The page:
Lipton’s Journal/February 22, 1955/657
Today, I’m completely down. The  although of course it served its purpose. I vented the spleen I felt, and today I like him as much as ever. But will he like me? The balance between obeying one’s swings and social consideration is of course the great difficulty.depression came on last night after rereading the journal for the day and being struck forcibly by the fact that it all seemed far less profound and much more “gushy” than I had thought. Particularly the enthusiasm about having my ass whipped. In bed last night that seemed really de trop. And today, I regret the note about Bob,
Anyway, there is a difference. Because I expected the depression, because I did not try to fight it off, it was actually very mild, and this morning on six hours of sleep I feel calm and in a good mood. It’s a little sad perhaps to be back in the world with its slow wasteful pace, but on the other hand I recognize a peculiar thing about writing. It’s almost a law. The more depressed I am while I write, the better is the quality. The more enthusiastic while I write, the worse the quality. It is almost as if I have to express myself through intense sup resistance in order to give texture, and ergo absorb the sup beating. Which means that for good sustained writing I will have to stay off Lipton’s. Unless I try writing quick wild first drafts on L-1 and L-2, and then reworking them calmly. Well, there’s nothing new in all this.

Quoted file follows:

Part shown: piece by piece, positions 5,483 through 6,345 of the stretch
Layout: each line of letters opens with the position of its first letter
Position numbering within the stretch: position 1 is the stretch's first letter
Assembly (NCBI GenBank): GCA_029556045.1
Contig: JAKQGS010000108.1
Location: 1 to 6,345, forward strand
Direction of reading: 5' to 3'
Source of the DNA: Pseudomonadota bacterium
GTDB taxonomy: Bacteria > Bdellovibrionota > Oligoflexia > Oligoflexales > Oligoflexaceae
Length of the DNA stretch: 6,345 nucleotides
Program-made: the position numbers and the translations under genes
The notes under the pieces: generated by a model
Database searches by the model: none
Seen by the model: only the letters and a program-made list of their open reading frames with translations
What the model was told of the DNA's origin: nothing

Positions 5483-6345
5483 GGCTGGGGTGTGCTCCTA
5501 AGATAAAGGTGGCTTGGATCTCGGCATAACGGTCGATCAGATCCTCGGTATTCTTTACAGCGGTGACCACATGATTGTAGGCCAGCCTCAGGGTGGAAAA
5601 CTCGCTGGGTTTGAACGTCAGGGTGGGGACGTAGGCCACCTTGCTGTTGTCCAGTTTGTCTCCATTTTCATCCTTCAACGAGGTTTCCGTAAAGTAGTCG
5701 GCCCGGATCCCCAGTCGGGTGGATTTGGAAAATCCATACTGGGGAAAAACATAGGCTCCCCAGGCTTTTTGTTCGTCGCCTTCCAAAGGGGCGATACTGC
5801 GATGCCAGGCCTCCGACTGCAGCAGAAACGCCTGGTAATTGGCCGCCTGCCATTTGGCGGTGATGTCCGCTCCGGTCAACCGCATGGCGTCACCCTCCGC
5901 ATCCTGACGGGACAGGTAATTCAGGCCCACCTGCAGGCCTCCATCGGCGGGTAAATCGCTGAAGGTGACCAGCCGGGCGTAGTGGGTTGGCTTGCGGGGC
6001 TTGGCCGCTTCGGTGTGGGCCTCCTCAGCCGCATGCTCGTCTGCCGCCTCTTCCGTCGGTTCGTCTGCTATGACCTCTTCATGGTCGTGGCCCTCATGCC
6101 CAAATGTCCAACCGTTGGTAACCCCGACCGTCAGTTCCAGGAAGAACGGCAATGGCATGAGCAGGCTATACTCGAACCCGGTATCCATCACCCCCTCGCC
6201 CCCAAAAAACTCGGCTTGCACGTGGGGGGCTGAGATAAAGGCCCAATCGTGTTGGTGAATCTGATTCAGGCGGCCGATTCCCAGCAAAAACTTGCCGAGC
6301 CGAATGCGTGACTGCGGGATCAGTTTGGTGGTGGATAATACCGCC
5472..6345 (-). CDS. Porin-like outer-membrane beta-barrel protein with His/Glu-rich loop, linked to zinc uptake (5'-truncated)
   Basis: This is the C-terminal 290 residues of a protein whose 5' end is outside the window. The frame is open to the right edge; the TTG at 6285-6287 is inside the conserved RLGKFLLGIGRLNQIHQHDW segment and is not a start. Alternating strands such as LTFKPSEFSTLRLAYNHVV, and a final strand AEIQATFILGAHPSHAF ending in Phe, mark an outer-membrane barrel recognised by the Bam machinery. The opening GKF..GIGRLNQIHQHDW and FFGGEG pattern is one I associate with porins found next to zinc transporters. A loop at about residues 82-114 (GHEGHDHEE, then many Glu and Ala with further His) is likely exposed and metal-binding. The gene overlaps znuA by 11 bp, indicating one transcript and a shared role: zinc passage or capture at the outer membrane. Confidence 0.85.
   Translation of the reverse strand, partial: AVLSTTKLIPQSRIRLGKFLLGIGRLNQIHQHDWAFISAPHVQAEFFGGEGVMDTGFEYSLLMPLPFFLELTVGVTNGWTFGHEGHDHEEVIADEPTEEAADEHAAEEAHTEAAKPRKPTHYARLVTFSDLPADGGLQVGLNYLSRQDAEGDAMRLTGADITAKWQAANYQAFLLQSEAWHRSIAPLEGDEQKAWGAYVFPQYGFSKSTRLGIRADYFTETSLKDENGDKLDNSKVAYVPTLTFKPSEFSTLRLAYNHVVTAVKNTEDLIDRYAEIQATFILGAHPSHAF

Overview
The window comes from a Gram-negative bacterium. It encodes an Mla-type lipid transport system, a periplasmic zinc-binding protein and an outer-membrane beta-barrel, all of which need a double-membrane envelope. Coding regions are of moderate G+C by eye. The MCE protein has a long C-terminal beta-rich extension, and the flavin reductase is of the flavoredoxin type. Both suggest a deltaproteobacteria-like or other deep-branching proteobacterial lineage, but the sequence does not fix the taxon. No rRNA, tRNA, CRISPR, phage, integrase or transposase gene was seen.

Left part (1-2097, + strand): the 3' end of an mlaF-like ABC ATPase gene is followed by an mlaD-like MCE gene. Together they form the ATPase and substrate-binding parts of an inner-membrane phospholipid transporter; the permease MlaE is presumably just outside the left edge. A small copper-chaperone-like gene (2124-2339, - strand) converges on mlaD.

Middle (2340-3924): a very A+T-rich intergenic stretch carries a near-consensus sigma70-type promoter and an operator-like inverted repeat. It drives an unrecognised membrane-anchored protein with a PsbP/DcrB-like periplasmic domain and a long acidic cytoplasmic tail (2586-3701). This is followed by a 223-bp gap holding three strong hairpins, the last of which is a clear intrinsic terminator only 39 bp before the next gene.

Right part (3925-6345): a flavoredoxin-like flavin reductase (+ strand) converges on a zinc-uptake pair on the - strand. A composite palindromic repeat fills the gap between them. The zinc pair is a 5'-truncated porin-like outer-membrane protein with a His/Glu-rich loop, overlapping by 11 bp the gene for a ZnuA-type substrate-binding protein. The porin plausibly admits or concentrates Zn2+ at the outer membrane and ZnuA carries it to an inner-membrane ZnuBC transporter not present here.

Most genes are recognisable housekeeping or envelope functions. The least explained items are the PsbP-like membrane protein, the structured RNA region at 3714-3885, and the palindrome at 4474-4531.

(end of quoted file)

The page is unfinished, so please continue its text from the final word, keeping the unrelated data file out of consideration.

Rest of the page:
- A prominent Baltimore psychoanalyst and writer, Robert Lindner (1914 – 1956) became acquainted with Mailer after reading Lindner’s 1952 sharp critique of current psychoanalytic practice, Prescription for Rebellion (1952), published by Mailer’s publisher, Rinehart. The letter, which contained both praise and criticism for Lindner’s ideas, led to a close friendship over the next four years, including many visits and the sharing of work, including Lipton’s. See extended note on entry 56.